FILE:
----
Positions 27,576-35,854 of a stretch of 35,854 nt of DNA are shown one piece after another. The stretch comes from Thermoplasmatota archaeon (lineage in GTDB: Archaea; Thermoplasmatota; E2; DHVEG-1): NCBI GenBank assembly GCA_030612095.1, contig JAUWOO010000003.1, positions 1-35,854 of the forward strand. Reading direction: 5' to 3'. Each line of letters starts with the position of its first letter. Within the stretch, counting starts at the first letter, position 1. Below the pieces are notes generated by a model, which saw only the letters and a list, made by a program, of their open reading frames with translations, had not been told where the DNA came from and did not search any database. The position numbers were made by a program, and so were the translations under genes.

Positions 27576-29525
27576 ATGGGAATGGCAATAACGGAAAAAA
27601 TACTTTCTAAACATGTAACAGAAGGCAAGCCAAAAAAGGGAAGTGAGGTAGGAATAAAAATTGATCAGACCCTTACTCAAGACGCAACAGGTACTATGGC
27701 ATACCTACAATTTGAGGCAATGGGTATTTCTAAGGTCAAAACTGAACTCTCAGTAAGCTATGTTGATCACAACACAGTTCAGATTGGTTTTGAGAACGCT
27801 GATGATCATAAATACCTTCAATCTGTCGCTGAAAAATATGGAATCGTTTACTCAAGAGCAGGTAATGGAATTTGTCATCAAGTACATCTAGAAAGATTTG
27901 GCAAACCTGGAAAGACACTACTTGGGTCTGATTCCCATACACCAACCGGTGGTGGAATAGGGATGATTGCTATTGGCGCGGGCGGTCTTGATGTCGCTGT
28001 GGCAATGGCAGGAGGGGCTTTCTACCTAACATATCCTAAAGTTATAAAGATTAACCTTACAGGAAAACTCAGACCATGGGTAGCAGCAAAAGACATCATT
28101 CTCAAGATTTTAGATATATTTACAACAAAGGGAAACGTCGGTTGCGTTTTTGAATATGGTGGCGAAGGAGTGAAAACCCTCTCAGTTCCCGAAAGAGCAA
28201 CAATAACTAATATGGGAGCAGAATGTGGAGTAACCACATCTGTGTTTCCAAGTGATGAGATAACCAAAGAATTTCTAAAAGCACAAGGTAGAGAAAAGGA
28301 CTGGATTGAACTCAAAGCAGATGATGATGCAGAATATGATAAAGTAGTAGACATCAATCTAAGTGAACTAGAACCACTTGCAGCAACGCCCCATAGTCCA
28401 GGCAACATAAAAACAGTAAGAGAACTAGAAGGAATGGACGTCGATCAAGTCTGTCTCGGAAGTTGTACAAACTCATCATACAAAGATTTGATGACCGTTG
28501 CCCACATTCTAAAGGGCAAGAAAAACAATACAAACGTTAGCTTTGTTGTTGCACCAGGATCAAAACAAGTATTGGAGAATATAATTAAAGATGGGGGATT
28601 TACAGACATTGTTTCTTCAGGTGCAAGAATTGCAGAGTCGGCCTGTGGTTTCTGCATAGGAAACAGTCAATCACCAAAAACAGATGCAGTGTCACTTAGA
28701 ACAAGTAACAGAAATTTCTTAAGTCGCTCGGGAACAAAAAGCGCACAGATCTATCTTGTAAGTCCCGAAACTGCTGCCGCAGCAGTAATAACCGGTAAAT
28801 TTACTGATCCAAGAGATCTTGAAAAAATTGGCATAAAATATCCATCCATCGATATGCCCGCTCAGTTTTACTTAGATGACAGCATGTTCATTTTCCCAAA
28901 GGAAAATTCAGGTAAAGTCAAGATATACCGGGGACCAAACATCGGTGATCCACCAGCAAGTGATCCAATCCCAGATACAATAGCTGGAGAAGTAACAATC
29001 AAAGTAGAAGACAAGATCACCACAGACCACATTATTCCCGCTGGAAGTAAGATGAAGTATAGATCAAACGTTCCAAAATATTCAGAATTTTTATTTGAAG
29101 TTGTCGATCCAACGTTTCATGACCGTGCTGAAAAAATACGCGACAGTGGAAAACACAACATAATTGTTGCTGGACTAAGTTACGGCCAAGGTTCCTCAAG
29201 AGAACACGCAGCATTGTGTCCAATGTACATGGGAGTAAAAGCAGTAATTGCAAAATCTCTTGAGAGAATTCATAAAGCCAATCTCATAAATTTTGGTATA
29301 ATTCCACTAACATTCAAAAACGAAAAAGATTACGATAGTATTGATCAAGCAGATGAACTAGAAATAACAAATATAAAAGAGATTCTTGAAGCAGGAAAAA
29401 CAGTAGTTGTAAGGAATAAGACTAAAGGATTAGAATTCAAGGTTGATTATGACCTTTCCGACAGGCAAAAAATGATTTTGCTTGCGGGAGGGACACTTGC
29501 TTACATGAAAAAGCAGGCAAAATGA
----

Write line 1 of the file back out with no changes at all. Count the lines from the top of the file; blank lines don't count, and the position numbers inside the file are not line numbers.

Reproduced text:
Positions 27,576-35,854 of a stretch of 35,854 nt of DNA are shown one piece after another. The stretch comes from Thermoplasmatota archaeon (lineage in GTDB: Archaea; Thermoplasmatota; E2; DHVEG-1): NCBI GenBank assembly GCA_030612095.1, contig JAUWOO010000003.1, positions 1-35,854 of the forward strand. Reading direction: 5' to 3'. Each line of letters starts with the position of its first letter. Within the stretch, counting starts at the first letter, position 1. Below the pieces are notes generated by a model, which saw only the letters and a list, made by a program, of their open reading frames with translations, had not been told where the DNA came from and did not search any database. The position numbers were made by a program, and so were the translations under genes.